I feel now like I should have given this game less marks considering it's only seven months later and I have no real recollection of playing it at all. All I remember is that it's one of the typical PC filler FPS that does nothing offensive or enjoyable.
I’d like to admit that Denied Ops is the first game in the Conflict series that I’ve ever played, despite the series being around some time, so I don’t have a lot of background to work with here. The games aren’t connected by plot or even gameplay though, so if you’re in the same boat as me, you don’t to worry about walking into the middle of a series and being utterly confused by what’s going on. The problem is, playing Denied Ops is going to leave you utterly confused (and perhaps a little bored) anyway.
Denied Ops has exactly the sort of attempt at a plot that you might expect from a game called ‘Denied Ops’. There’s a lot of talk about the Middle East and gruff people talking about covert intelligence and regimes other buzzwords that plague ‘real world’ FPS games that’ll make you feel like you’re watching the world’s most convoluted episode of 24. It might not have been a problem had it all ended at the mission screen, but the dull predictability and repetitiveness of the plot carries right over to into nearly every aspect of the game.
Denied Ops is reasonably lengthy for an FPS title, but you’ll be hard pressed to find anything particularly memorable within the game. It doesn’t feel lazy or incomplete, but it does suffer from a complete and utter lack of personality. You play as two different characters, switching between them as needed. Lang is a close combat action orientated fellow, and Graves has a sniper rifle and is obviously more suited for long range combat. You can control either character at any time, and you have some limited control over what the AI does with the character you are not directly controlling.
This all sounds like a nice way to break the monotony and produce something that’s more than just another FPS, but it ends up feeling a little clunky and disjointed. Instead of giving you the option of tackling situations using a different style depending on which character you’re playing with, it just means you have to swap characters just to access a different weapon every time you switch from a long range shootout to a close combat firefight. The nicest thing about playing as two characters is the gears of war style healing system which means if you die you can jump to your remaining character and heal yourself, although you do have to sit through a jerky ‘getting up’ animation every single time.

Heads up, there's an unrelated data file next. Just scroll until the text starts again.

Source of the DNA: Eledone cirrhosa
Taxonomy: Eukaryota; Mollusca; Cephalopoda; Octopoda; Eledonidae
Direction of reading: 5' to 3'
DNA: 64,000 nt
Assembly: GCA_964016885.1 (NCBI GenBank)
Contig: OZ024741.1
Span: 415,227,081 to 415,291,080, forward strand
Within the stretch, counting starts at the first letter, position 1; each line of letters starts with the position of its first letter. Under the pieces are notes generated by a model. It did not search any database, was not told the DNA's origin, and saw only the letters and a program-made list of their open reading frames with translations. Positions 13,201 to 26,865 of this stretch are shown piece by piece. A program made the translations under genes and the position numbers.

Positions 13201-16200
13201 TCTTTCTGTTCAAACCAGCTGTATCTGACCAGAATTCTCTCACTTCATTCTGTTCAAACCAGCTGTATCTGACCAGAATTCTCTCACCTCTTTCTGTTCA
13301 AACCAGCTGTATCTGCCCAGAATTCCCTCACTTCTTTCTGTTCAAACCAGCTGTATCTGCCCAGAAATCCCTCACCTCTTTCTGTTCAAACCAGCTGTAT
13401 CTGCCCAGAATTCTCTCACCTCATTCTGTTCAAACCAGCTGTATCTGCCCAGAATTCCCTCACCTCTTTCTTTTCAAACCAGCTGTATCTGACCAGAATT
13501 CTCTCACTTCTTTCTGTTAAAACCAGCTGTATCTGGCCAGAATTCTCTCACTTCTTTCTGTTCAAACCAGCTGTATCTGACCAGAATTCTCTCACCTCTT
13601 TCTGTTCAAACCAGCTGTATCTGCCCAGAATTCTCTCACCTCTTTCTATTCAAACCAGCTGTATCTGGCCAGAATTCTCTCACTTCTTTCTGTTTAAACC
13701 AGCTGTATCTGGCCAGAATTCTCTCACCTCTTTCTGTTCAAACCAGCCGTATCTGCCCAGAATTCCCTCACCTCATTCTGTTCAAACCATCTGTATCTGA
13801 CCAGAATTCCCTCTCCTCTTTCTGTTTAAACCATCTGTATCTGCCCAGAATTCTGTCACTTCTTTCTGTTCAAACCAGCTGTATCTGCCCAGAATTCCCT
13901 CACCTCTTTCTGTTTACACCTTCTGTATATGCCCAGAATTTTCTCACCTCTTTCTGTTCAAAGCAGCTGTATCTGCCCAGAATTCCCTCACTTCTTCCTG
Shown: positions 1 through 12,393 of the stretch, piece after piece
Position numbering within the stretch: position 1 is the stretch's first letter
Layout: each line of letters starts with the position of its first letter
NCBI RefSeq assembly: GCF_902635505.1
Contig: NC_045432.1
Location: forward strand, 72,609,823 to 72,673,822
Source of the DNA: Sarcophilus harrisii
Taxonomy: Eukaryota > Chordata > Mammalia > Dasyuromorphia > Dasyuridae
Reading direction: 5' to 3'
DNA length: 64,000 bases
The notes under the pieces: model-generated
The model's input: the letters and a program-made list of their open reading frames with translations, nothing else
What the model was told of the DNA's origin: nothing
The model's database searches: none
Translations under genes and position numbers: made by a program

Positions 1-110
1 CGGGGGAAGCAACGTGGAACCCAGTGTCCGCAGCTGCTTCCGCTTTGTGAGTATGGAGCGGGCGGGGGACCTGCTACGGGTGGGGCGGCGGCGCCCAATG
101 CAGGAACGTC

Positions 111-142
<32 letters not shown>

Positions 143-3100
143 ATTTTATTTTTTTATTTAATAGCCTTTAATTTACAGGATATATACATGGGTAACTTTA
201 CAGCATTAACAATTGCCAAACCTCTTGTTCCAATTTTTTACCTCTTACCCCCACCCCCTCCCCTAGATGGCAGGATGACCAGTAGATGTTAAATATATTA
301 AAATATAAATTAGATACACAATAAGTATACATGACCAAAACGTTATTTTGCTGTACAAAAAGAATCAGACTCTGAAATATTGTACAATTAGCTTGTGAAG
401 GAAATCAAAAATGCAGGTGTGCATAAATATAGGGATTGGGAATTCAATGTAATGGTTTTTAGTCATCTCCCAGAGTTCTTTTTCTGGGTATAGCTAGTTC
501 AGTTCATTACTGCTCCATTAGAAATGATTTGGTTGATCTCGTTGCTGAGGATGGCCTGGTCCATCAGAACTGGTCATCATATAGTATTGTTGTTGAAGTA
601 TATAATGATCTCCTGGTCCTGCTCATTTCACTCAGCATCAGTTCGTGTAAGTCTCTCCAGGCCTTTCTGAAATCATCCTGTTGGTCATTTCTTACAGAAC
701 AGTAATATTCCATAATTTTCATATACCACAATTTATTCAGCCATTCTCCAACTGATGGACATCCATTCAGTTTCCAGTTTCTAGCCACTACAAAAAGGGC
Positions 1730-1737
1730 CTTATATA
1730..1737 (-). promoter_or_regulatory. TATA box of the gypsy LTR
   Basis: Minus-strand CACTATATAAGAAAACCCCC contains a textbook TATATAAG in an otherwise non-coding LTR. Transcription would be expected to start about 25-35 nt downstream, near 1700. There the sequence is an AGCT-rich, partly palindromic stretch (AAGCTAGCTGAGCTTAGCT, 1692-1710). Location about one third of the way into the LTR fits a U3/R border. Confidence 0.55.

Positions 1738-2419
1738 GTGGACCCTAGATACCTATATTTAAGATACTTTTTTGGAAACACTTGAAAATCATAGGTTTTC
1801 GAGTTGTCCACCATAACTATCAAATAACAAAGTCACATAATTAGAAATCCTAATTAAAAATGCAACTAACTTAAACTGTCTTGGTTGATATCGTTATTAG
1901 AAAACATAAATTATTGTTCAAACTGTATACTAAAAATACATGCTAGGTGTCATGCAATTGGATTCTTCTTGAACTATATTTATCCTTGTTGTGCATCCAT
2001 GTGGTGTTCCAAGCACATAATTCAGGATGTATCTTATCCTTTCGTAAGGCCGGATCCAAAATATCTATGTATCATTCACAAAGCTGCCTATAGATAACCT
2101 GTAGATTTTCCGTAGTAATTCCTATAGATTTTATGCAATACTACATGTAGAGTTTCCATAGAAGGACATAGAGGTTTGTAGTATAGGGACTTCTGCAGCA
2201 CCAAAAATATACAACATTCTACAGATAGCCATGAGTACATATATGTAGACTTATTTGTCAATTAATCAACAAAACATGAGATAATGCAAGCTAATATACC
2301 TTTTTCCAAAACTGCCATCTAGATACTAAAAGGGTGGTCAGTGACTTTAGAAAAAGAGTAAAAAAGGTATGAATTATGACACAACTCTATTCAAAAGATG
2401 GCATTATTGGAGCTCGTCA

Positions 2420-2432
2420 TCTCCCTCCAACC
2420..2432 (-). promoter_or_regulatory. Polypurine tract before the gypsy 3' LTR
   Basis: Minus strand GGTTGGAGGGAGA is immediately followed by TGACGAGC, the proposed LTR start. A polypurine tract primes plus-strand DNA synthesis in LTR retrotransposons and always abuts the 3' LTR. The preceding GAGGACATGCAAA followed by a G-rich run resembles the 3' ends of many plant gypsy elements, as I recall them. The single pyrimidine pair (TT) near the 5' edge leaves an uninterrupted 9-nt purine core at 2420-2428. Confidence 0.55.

The biggest problem with this style of play is that the AI responsible for controlling whichever character you aren’t using isn’t very competent. Your control over your partner is limited to using the right mouse button to point where you want him to move. He’ll happily do this, but he’ll also have an annoying tendency to run headfirst into oncoming fire, refuse to take cover or, if you don’t press anything at all, happily remain standing still at the last location you were both together. Instead of giving the game an added dimension it ends up becoming a chore to make sure your partner is doing something vaguely similar to what he should be.
So you and your partner get sent off to some of those countries less fortunate than America to kill some people in hats that probably hate freedom, using either the gun that’s great at long range or the gun that is more designed for close combat. Once you’ve gotten used to babysitting your partner and given up any hope of caring about what it is you’re meant to be doing beyond closing the distance on whatever your objective arrow is pointing towards, Conflict Denied Ops is playable. It’s not a painful game. There are actually some very nice set pieces and impressive set ups in the game, although not nearly enough. Just when you think the pace of the game might be increasing and the game is going to finally get some direction, it lets you down with another dull scenario set in a generic Arabic town. There’s a feeling here that we’ve been given a huge amount of lovely barrels and crates that explode in a tower of flame and smoke, and expected to be entertained for 10 hours.
For an FPS, Denied Ops doesn’t do particularly well on the graphical side of things. The textures are detailed, but the graphics as whole - especially in the outdoor sections - seem sparse and boring. The models look like something that might have impressed two years ago, and the animation ranges from awkward to absurd, Grave’s gun moving around as if he has shaking it wildly around in a small circle while he runs. What’s more, you’ll need quite an impressive system to max everything out.
The game offers a Co-Op mode which removes the problem of poor AI; although it does pigeon hole you to playing the entire game in the specific and narrow roles the game has set out. There are no sections where you really feel like you’re working as a team like what we’ve seen recently in Gears of War, but with the right person, it works quite well. Denied Ops was never going to compete with Call of Duty 4 or Crysis, but it’s turned out to be a little disappointing in its own right. Most FPS fans will find some enjoyable moments here, but it’s hard to justify playing through the rest of the game to reach them.